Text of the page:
The ORWL tamper-proof computer comes with two secure microcontroller units (MCU), one on the mainboard (Maxim’s MAX32550) and one in the authentication key fob (STMicroelectronics’ ST54D). Design Shift, the company making it, explained in detail how these work to protect the system against tampering.
The Role Of The Secure MCUs
The two secure microcontrollers have multiple roles to ensure the system is protected, including a self-encrypted SSD, tamper-proof active mesh, key fob authentication, out of range lockdown, and off-grid backup.
The self-encrypted SSD automatically encrypts all of the stored data. The key is stored on the mainboard's secure MCU and is given to the SSD only after the users authenticate with their key fobs.
Perhaps the key selling point of the ORWL computer is its enveloping “active mesh,” which is the main physical feature of the system that protects against tampering. The active mesh protects the CPU, mainboard, and the secure MCU. The active mesh and the secure MCU work together, so if anyone tries to tamper with the mesh, the MCU wipes the decryption key for the SSD. This way nobody can get to the data through physical attacks.
The mainboard microcontroller authenticates the physical security key through an NFC connection, and then it monitors the range through a Bluetooth LE connection. The system automatically disconnects the user after the key fob is out of the range of BLE. When the key fob is out of range, the mainboard secure MCU disables the USB ports and puts the system into standby mode. The secure MCU will also cut the power to the Intel subsystem when the security key is out range and if the ORWL PC is moved around.
The secure MCU's battery will last several months. If the user does not replace it during this time, it will automatically destroy the encryption key.
Secure MCU Features
The team behind the ORWL computer said that although dedicated security appliances in the financial, medical, and defense industries have used secure microcontrollers, their tamper-proof computer is probably the only consumer PC to use them. A secure MCU is just like a regular MCU, but with some extra features to protect data from unauthorized access.
Much like ORWL’s own active mesh encasing, the secure microcontrollers also come with their own tamper-proof “conductive meshes,” called “die shields.” The die shield completely surrounds and protects the secure MCU against physical intrusion. The system will delete sensitive data if it detects tampering. Die shields also act as electromagnetic shields to protect against side-channel attacks.
The ORWL team revealed that its mainboard secure MCU is a Cortex M3 with the following security features:
- Die shield with self-erasing memory on tamper
- Hardware accelerators for cryptographic primitives
- Side channel protection for crypto operations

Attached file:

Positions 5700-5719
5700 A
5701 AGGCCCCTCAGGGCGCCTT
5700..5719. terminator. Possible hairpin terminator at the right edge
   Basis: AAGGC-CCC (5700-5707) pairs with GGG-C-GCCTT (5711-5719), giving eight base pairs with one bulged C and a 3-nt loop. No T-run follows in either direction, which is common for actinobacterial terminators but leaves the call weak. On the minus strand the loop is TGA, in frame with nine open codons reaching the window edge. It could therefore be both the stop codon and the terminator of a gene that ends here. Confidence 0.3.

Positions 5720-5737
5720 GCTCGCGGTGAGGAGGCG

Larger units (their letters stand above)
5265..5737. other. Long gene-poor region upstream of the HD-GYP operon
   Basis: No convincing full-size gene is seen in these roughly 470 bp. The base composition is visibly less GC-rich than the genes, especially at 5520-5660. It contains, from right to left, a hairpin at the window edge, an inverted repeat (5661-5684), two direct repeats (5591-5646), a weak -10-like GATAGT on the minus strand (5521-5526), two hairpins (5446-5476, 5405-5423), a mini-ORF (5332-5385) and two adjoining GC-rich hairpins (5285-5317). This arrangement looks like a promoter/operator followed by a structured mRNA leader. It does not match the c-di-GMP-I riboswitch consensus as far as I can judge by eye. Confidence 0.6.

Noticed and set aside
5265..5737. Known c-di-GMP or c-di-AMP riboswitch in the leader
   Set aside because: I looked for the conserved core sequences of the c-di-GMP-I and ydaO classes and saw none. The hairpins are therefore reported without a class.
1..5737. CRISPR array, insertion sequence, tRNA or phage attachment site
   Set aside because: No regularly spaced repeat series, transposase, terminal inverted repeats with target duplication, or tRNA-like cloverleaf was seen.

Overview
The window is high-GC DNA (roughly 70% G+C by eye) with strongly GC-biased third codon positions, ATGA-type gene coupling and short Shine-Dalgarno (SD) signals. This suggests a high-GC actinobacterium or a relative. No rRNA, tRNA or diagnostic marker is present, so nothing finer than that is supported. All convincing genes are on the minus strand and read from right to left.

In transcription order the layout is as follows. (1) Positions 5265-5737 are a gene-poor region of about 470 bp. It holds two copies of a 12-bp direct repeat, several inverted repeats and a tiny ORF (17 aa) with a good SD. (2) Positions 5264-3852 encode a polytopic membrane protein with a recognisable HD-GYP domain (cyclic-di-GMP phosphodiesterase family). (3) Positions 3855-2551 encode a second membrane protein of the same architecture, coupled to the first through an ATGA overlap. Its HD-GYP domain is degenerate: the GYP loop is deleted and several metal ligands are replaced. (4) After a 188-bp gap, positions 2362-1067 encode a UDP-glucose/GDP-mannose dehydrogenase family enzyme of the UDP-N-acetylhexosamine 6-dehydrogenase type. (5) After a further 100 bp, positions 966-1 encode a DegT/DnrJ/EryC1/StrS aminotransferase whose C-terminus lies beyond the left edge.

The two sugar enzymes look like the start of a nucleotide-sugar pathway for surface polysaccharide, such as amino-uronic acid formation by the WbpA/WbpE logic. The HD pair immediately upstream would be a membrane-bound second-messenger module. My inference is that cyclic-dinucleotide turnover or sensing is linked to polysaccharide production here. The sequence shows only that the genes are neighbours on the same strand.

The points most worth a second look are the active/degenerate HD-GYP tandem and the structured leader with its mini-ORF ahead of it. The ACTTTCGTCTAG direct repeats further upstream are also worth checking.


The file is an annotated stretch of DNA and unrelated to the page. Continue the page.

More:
- True random number generator
- Six tamper sensors for monitoring the active mesh
- Temperature and voltage tamper monitors
The MCU in the physical security key used for user authentication is an ARM “Secure Core” that implements the secure element aspect of NFC and has its own die shield.
Secure MCU Trustworthiness
The OWRL team said that it couldn’t publish the full technical details of the two secure MCUs, because it seems no microcontroller company is willing to give them away without first signing an NDA. That means even if Design Shift gets the technical datasheets, it can’t make them public. However, the team said that there are other ways in which to verify the trustworthiness of the two chips.
Design Shift said that it has indeed entered an NDA with two microcontroller vendors, so it can at least verify itself that everything works as it should. It also noted that other parties could also enter NDAs with the MCU makers to receive the technical datasheets as well. However, this could get quite expensive, so Design Shift has hired Penumbra, a security company, to audit the security of ORWL. The company will make the audit details public when it’s finished.
The MCUs that ORWL uses are also widespread in the financial industry, which obviously has an incentive to ensure that the chips are secure and without any backdoors that could make their entire financial systems vulnerable to attacks. Because they're widely use, potential attackers may be looking at them for exploitation. These two things should help increase the trust in the security of ORWL’s microcontrollers.
The ORWL team said that it would try to make it as easy as possible for other developers to reprogram the MCUs or allow them to sign all firmware with their own keys. The company will release a dev kit soon with all the tools necessary to build and verify all of ORWL’s firmware.
Design Shift said that the most opaque part of the mainboard's secure MCU is the boot ROM firmware. However, Maxim, the maker of that MCU, agreed to sell it a version of it without any firmware.
This will require $20,000, which Design Shift said it’s willing to pay, but the hard part will be the development of an open source replacement firmware. For this reason, the company is asking the open source community for help. Once the replacement is complete, the custom secure MCU will be available to anyone to use, according to the company.